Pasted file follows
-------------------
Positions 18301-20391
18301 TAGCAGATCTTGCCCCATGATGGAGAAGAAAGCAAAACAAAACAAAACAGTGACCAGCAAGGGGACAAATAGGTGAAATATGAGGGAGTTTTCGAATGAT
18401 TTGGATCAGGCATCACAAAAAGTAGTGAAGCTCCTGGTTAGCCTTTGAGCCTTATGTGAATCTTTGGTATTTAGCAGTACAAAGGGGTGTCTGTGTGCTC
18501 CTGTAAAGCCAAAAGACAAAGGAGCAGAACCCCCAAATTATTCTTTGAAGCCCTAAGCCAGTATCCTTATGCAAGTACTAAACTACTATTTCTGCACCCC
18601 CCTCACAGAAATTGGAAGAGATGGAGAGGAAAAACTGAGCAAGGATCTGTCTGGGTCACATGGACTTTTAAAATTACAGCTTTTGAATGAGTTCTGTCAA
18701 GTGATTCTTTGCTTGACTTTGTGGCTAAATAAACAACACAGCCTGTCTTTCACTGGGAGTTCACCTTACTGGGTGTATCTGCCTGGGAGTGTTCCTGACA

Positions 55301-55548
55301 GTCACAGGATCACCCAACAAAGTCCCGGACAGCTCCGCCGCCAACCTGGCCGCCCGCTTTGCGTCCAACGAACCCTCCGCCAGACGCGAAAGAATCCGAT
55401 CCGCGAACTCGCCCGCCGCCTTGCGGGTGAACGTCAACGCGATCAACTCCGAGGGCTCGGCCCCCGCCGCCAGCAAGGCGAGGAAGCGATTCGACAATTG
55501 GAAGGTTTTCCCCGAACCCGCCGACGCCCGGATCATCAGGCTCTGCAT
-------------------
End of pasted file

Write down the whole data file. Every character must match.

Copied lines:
Positions 18301-20391
18301 TAGCAGATCTTGCCCCATGATGGAGAAGAAAGCAAAACAAAACAAAACAGTGACCAGCAAGGGGACAAATAGGTGAAATATGAGGGAGTTTTCGAATGAT
18401 TTGGATCAGGCATCACAAAAAGTAGTGAAGCTCCTGGTTAGCCTTTGAGCCTTATGTGAATCTTTGGTATTTAGCAGTACAAAGGGGTGTCTGTGTGCTC
18501 CTGTAAAGCCAAAAGACAAAGGAGCAGAACCCCCAAATTATTCTTTGAAGCCCTAAGCCAGTATCCTTATGCAAGTACTAAACTACTATTTCTGCACCCC
18601 CCTCACAGAAATTGGAAGAGATGGAGAGGAAAAACTGAGCAAGGATCTGTCTGGGTCACATGGACTTTTAAAATTACAGCTTTTGAATGAGTTCTGTCAA
18701 GTGATTCTTTGCTTGACTTTGTGGCTAAATAAACAACACAGCCTGTCTTTCACTGGGAGTTCACCTTACTGGGTGTATCTGCCTGGGAGTGTTCCTGACA

Positions 55301-55548
55301 GTCACAGGATCACCCAACAAAGTCCCGGACAGCTCCGCCGCCAACCTGGCCGCCCGCTTTGCGTCCAACGAACCCTCCGCCAGACGCGAAAGAATCCGAT
55401 CCGCGAACTCGCCCGCCGCCTTGCGGGTGAACGTCAACGCGATCAACTCCGAGGGCTCGGCCCCCGCCGCCAGCAAGGCGAGGAAGCGATTCGACAATTG
55501 GAAGGTTTTCCCCGAACCCGCCGACGCCCGGATCATCAGGCTCTGCAT